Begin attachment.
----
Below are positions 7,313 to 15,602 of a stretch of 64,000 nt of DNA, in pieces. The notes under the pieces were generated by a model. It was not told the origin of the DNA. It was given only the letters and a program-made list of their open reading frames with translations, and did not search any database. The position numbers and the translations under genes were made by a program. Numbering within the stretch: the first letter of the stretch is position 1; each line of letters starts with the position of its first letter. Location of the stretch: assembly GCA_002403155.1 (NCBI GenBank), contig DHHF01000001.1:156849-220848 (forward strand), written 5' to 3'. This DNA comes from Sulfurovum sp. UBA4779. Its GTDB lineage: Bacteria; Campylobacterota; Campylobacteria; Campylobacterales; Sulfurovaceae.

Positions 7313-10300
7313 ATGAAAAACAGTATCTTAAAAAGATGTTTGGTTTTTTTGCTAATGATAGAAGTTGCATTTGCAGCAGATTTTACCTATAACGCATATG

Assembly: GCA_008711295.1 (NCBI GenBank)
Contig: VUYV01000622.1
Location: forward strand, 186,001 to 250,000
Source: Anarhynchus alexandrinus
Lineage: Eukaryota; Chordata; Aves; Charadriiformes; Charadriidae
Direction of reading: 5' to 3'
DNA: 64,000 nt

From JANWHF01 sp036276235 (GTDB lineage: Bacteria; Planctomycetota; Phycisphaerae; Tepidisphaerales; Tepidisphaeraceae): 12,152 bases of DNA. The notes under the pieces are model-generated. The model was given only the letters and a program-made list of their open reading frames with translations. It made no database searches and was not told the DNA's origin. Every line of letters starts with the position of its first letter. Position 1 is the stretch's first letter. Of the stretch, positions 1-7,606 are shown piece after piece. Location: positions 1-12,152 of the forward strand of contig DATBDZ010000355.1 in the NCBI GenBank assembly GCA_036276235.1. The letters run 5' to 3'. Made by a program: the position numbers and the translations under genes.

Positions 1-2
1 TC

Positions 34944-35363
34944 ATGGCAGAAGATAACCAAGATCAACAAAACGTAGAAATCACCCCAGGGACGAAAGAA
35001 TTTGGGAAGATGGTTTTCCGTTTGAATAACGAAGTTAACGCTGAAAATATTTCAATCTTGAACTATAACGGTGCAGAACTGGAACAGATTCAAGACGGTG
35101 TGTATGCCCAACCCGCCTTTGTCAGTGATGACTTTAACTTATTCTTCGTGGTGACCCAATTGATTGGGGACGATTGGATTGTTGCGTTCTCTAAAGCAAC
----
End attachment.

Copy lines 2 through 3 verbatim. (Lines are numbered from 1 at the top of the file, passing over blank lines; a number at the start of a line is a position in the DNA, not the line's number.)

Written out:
Positions 7313-10300
7313 ATGAAAAACAGTATCTTAAAAAGATGTTTGGTTTTTTTGCTAATGATAGAAGTTGCATTTGCAGCAGATTTTACCTATAACGCATATG